The Yu-Gi-Oh! community's developed plenty of confusing unofficial language over the years to describe certain types of cards or effects.
Some terms are lifted straight from other TCG's – like bounce, spin, and everyone's favorite: pop. The phrase 'hand trap' is unique to our game despite similar mechanics in other TCG's, and it's an incredibly important aspect of competitive play. Strangely, hand traps have almost exclusively been monsters, but Evenly Matched from Circuit Break and Infinite Impermanence in Flames of Destruction are finally starting to make sense of that term.
Infinite Impermanence is currently the prize pull inFlames of Destruction and easily the best new trap this year. It's one part Effect Veiler and one part Breakthrough Skill, all wrapped up in a package that's suitably modernized for column-based gameplay. It's been heralded as a successor to Effect Veiler, and while there's still value in the now seven year-old hand trap Infinite Impermanence lives up to the hype. It's a fantastic Main Deck card that's just starting to show up in inRegional Top 8s, but I think we'll eventually see it land in the Side Deck much like the OCG.
Anyone playing in competitive events today understands the importance of building and breaking set-ups, and hand traps play a crucial role in both areas. Ash Blossom & Joyous Spring remains one of the best tech choices for breaking up your opponent's combos, halting their progress towards their key cards, and tossing a wrench into their long-term strategy.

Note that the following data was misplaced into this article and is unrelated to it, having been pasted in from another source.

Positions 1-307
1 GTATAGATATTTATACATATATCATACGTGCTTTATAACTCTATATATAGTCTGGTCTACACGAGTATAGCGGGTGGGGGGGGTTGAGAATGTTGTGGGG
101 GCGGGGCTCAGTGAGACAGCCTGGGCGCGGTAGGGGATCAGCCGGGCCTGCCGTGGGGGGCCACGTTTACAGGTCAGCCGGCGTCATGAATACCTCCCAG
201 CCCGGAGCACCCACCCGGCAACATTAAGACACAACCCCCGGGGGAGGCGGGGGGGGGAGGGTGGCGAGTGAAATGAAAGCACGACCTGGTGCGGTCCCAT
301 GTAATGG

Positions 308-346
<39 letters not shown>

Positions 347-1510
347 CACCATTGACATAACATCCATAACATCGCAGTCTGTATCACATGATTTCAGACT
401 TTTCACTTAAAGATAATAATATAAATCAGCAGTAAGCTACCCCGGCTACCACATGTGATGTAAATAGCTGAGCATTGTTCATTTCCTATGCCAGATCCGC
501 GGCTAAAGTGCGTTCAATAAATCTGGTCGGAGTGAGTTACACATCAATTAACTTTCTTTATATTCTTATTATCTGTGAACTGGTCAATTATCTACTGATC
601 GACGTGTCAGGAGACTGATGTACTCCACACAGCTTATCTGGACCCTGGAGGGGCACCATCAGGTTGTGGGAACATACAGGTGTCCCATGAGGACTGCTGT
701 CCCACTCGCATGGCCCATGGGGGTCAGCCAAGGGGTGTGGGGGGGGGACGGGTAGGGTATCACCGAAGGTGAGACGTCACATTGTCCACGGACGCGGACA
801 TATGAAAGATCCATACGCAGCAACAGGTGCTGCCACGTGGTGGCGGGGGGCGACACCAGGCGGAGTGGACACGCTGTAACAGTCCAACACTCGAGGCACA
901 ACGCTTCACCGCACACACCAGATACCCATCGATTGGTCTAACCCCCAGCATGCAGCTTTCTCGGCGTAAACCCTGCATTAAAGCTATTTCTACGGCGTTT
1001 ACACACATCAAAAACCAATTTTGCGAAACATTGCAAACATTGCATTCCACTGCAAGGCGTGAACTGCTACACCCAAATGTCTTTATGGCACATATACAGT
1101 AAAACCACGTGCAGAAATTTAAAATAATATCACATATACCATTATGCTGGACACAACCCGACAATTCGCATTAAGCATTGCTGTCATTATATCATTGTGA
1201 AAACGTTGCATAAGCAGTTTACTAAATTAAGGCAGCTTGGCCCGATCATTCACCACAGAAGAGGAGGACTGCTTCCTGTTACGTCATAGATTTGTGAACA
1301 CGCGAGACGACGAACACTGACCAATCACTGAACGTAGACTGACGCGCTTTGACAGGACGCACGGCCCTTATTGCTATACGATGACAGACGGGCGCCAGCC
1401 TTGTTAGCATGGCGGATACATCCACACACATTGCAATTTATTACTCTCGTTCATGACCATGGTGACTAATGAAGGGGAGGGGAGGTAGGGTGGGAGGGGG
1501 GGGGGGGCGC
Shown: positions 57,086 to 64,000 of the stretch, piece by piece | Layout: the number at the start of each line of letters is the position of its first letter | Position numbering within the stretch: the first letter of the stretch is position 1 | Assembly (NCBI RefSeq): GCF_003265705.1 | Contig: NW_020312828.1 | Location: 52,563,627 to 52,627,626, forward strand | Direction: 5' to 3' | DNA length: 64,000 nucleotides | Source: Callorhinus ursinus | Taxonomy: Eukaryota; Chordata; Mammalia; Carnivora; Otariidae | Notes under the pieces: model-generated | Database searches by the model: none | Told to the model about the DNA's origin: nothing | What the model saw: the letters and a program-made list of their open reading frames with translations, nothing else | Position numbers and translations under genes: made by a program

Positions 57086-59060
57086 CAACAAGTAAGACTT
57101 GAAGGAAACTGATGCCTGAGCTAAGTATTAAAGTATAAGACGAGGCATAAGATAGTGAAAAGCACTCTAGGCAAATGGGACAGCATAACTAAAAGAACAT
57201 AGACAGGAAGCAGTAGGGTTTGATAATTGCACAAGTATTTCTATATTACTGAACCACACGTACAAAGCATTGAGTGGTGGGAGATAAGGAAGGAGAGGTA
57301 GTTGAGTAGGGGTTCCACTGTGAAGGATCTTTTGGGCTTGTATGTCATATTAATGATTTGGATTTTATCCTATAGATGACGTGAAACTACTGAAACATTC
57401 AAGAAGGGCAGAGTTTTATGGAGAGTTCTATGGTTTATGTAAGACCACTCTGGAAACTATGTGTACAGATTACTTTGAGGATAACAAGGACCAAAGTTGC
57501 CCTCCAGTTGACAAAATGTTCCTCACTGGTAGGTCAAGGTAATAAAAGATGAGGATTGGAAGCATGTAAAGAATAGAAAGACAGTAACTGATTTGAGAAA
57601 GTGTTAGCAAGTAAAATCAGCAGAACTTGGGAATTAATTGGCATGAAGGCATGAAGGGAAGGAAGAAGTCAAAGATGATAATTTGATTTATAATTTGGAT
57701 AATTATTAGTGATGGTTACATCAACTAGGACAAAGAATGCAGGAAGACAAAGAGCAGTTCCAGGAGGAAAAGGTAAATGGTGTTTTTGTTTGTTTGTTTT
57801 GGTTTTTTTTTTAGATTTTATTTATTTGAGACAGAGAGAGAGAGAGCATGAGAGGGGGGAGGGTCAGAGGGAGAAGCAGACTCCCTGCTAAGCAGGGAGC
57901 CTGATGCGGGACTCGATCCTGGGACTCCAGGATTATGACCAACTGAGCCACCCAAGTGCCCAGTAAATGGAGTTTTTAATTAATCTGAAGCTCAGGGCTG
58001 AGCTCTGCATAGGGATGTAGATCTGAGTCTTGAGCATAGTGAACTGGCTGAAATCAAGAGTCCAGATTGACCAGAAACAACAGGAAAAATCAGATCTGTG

Almost every other hand trap is played similarly: if you're going first they're excellent defensive options to protect your own set-up whileavoiding card removal, and if you're going second they're your only line of defense against insane Turn 1 combos.
Typhoon, Evenly Matched, and Infinite Impermanence share a similar design as Trap cards that can be activated without being set first. They're noticeably different from 'hand traps' in the sense that they're not actually activated in the hand, and more like Quick-Play Spells with expanded activation windows. Infinite Impermanence has an awful lot in common with Forbidden Chalice in that way, and there are a handful of situations where you'll end up playing it exactly like Chalice.
Infinite Impermanence is also a major departure from Evenly Matched – an aggressive trap that's played almost exclusively to break set-ups rather than defend them. Evenly Matched has that functionality: when you activate it at the end of your opponent's Battle Phase you can banish just as many cards as usual, but it's so rare to see it played that way. For good reason. Battle traps have struggled to find a niche for years, and any card that forces you to wait until the end of the Battle Phase is an even greater liability than Mirror Force-like traps.
As a hand trap Infinite Impermanence is nearly identical to Effect Veiler: you can activate to target a face-up monster your opponent controls and negate its effects until the end of the turn. Infinite Impermanence can be activated during either player's turn and during any Phase of the duel, but just like Evenly Matched you cannot control a card to activate it this way.That's rarely a problem on Turn 1, though cards like Grinder Golem, SetRotation, and Knightmare Corrupter Iblee can totally nullify it as a result.